According to the previous claim 1, the invention makes it possible to establish a model of the correlations of transitional changes arising from adding predetermined conditions while acquiring spectra, and the spectral response to those changes, a feat that has conventionally been difficult to measure. Furthermore, the method makes it possible to measure the concentration of specific components as well as granule diameter. And causes extremely small alterations in the sample specimen and thus makes it possible to detect and measure very small changes caused by specific components when giving specific predetermined conditions and conducting spectral and/or multivariate analysis. The transitional changes of the spectral response patterns of water molecules on the spectral graph are so small that they cannot be detected by the human eye but the invention presented here enables high-accuracy determination of component characteristics and further detection of ultra-low concentrations of those components in real time.

In the invention related to claim 3, said predetermined condition changes are perturbations (water activating perturbations: WAP) to induce physical or chemical changes to said sample specimen by activating water existing within and/or around said sample specimen, and the perturbations are any one or a combination of at least 3 times repeated light irradiations, change of sample specimen concentration, extension of irradiation time, electromagnetic force application, light path-length changes, temperature changes, pH changes, and pressure changes.

According to the previous claim 3, this invention makes it also possible to select predetermined one or/and more Water Activated Perturbations (WAP) according to specific types of sample specimens.

In the invention related to claim 4, the concentrations of sample specimen are changed in step value by a factor of 10 (e.g. 10−1 to 10−10) to promote interaction between water and predetermined components, and respective concentrations are subjected to at least 3 times repeated irradiations to promote an interaction between water and the predetermined components.

According to the previous claim 4, the sample specimen concentrations are changed by dilution in a wide range which intensifies the interaction between the water molecules and pre-determined components present in the sample specimen so that changes in spectral patterns peaks can clearly be found and identified. Minimum concentrations of components can in this way clearly be both detected and measured.

In the invention related to claim 5, the invention allows the detection and identification of bacteria such as CNS (coagulase-negative staphylococcus) and CPS (coagulase-positive staphylococcus) when present in the sample specimen.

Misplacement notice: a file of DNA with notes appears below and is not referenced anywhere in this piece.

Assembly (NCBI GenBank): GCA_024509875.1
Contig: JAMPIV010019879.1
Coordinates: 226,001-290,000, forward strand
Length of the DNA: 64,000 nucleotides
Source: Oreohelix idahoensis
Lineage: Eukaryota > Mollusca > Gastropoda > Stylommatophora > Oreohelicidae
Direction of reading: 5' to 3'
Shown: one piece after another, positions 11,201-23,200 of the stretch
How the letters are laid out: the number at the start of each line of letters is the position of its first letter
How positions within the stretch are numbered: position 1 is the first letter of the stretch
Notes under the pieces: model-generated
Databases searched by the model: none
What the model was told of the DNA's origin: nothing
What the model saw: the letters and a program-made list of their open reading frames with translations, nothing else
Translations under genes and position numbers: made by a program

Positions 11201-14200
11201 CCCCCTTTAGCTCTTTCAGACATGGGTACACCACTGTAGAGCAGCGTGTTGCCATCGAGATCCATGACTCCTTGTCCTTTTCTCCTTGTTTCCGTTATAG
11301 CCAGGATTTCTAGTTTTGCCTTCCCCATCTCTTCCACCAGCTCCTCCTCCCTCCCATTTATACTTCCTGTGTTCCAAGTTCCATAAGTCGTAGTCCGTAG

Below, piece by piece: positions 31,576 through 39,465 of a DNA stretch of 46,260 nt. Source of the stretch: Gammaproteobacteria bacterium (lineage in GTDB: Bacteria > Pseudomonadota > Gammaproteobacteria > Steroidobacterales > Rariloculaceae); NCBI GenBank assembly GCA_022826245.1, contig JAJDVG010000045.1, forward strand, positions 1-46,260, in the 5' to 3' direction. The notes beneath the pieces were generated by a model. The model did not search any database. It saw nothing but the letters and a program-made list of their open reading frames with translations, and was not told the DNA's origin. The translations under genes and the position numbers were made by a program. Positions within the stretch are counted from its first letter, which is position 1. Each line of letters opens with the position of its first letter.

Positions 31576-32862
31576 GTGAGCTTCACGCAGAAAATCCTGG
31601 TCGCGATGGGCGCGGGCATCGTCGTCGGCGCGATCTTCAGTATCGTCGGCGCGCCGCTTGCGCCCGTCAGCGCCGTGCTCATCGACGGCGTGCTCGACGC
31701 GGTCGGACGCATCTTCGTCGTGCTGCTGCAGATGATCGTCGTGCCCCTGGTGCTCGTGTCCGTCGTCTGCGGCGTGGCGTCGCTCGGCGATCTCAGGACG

According to the previous claim 5, the invention makes it possible to construct models for high-accuracy identification of bacteria such as CNS (coagulase-negative staphylococcus) and CPS (coagulase-positive staphylococcus). That is achieved through the use of specific WAP perturbations as step changes by a factor of 10 in bacteria concentrations followed by multiple consecutive irradiations.

In the invention related to claim 6, spectrometry, with perturbation as changing concentration or dilution levels by a factor of 10 and subjecting those changes to at least 3 consecutive irradiations, allows detection of PrP(CU) and/or PrP(Mn) proteins with metal components and PrP proteins without metal components present in the sample specimen.

Furthermore and in relation to claim 6, changes in the spectral responses to perturbations in specific wavelengths are obtained by giving perturbations (WAP) in which repeated irradiations performed at specific time intervals. And through spectrometry of that spectral responses, a model can be constructed which makes it possible to find out if the specimen sample contains PrP(CU) and/or PrP(Mn) proteins with or without metal components.

In the invention related to claim 7, the spectrometry is conducted while giving perturbations in light path-length and/or concentrations are changed and respective changed samples are subjected to at least three times consecutive repeated irradiations. That procedure allows detection of PrP proteins with metal components and PrP proteins without metal components.

According to the previous claim 7, through conducting spectrometry of the sample specimen changing light path-length and/or concentrations while subjecting to consecutive irradiations of plural times for giving perturbations to allow detection of PrP(metal) proteins with metal components and PrP proteins without metal components.

In the invention related to claim 8, spectrometry is conducted while giving perturbations in which sample specimen concentrations are changed in step values by a factor of 10 and the respective changed samples are then subjected to consecutive irradiations, to measure antigen concentrations in the sample specimen.

According to the previous claim 8, the model can be built in such a way that the detection and measurement of antigens concentrations when present in the specimen sample by giving a perturbation(WAP) in which sample specimen concentrations are changed in step values (by a factor of 10) and a perturbation (WAP) in which respective changed samples are subjected to consecutive irradiations of plural times.

In the invention related to claim 9, the spectrometry is conducted while giving perturbations in which sample specimen concentrations are changed in step values and newly obtained samples are subjected to at least 3 times consecutive irradiations, to measure a diameter of pre-dissolved state of granule dissolved in the sample.